Dwarves, so the stereotype goes, are a simple folk: short, thick, hairy, subterranean, good with their hands and ragingly alcoholic. As a Dwarf prince in A Game of Dwarves, you'll put those qualities to work to build and maintain underground colonies, keep your people fed, safe, busy and boozed up - and maybe, someday, to reclaim the long-lost glories of the old Kingdom.
A Game of Dwarves is a real-time strategy-management simulator set in various offshoots of the underground realm of Hemfort. As a layabout son of the King of Dwarves, you've been sent out on your own to prove your worth and expand the boundaries of the once-great Dwarven nation, which has been reduced to a tiny fraction of its past grandeur by a great war with mysterious, evil mages and their wicked minions. As sinister as it sounds, A Game of Dwarves is played for laughs, a fact made clear from the get-go by the charmingly amusing animated intro. But the story doesn't mean much either way, aside from a justification for escalating challenges, and the game is really more of a sandbox for people who dream of building and ruling their very own Khazad-dum but don't have the stomach for Dwarf Fortress.
A Game of Dwarves is played from a variable isometric perspective, with conventional camera controls that allow players to raise, lower, rotate and zoom the view. Keyboard functions are supported but just about everything can be controlled more easily via the mouse. The biggest weakness of the camera controls is the inability to look up, which can be problematic when you're tunneling vertically. The game allows players to dig up or down as well as along the directions of the compass, but doing so with any sort of precision can be tricky because it's difficult to gauge precisely where your diggers are going to put pick to earth.
The game's visuals are sufficient to get the job done but nothing that will bring a tear to anyone's eye. Textures and models are reasonably sharp but not particularly detailed, and as the world you dig through is essentially a three-dimensional grid, your warren is restricted to right-angled designs. The music is somewhat better and subtle enough to avoid becoming a distraction, but voice work, beyond a few random lines of dialog that serve only to alert you to the fact that someone is speaking, is non-existent.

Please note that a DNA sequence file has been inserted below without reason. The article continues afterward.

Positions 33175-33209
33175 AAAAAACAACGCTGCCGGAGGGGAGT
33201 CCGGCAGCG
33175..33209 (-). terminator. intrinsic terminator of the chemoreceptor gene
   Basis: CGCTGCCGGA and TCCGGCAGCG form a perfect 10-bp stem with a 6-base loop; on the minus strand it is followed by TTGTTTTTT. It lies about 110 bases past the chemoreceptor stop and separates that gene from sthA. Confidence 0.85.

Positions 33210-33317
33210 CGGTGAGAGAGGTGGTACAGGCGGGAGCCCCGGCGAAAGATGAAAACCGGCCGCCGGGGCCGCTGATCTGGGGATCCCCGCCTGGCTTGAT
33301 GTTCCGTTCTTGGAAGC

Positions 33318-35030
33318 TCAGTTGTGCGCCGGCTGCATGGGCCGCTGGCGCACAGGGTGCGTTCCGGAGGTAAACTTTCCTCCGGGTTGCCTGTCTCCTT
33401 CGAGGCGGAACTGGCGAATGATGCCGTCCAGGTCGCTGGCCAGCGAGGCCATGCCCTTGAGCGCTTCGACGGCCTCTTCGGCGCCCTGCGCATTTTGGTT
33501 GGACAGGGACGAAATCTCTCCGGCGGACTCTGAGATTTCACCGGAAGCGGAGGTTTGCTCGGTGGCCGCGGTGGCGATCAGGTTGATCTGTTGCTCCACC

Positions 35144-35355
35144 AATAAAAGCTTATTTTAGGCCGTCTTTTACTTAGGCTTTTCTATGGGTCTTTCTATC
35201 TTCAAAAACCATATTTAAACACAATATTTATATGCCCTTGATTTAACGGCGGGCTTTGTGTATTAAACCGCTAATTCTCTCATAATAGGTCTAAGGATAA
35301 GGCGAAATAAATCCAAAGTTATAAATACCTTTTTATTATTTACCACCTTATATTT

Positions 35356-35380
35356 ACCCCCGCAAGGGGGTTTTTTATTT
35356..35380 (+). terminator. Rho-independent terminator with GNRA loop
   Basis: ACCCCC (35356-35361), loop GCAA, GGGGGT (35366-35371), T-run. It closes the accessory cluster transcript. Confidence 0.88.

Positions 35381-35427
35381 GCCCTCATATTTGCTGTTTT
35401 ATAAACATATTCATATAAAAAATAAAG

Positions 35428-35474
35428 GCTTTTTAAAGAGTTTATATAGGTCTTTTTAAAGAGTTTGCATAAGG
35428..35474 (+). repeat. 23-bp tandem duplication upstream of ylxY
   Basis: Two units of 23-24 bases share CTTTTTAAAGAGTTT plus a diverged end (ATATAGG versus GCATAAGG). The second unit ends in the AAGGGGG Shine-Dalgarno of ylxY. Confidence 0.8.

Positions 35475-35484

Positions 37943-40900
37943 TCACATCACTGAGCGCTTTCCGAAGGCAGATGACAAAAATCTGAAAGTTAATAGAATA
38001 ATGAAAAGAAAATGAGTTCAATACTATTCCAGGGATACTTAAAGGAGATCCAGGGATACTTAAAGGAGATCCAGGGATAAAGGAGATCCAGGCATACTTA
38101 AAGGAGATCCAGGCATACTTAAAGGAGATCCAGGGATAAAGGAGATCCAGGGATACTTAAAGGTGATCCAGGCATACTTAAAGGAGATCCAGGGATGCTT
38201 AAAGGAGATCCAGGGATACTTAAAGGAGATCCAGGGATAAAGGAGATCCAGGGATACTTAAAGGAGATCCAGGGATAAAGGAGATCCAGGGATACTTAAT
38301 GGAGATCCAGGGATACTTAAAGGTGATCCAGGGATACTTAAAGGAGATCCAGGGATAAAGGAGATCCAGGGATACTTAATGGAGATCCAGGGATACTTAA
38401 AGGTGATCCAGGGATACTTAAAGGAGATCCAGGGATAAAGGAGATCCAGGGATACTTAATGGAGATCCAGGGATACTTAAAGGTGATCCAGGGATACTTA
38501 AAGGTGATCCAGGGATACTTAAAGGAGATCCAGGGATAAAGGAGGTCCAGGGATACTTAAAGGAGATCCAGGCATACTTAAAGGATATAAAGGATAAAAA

Despite being cubically contained, you have a considerable amount of freedom with which to work. You can tunnel as far and as deep as you want, at least until you hit the impenetrable granite that borders your potential kingdom, and as you advance further into the game and unlock more of the tech tree, a wider variety of fixtures and furnishings becomes available. Most are fairly obvious in their function - beds, food tables, research stations, that sort of thing - but you'll also be able to unleash your inner Dwarven designer with a range of items that are purely decorative. Even those serve a purpose, helping keep your delving denizens happy and productive.
The biggest downside to ruling a clan of Dwarves is that your people aren't very bright. They'll take care of themselves for the most part, eating and sleeping as needed and carrying out your will in between, but they're prone to falling victim to their own lack of planning. They can sleep anywhere, although sleeping on the hard ground doesn't leave them nearly as well-prepared for a big day of work as a good night in a proper bed, but if they wander too far from a food table or are prevented from reaching it when they're hungry, they won't ask someone to bring them a sandwich - they'll just starve to death.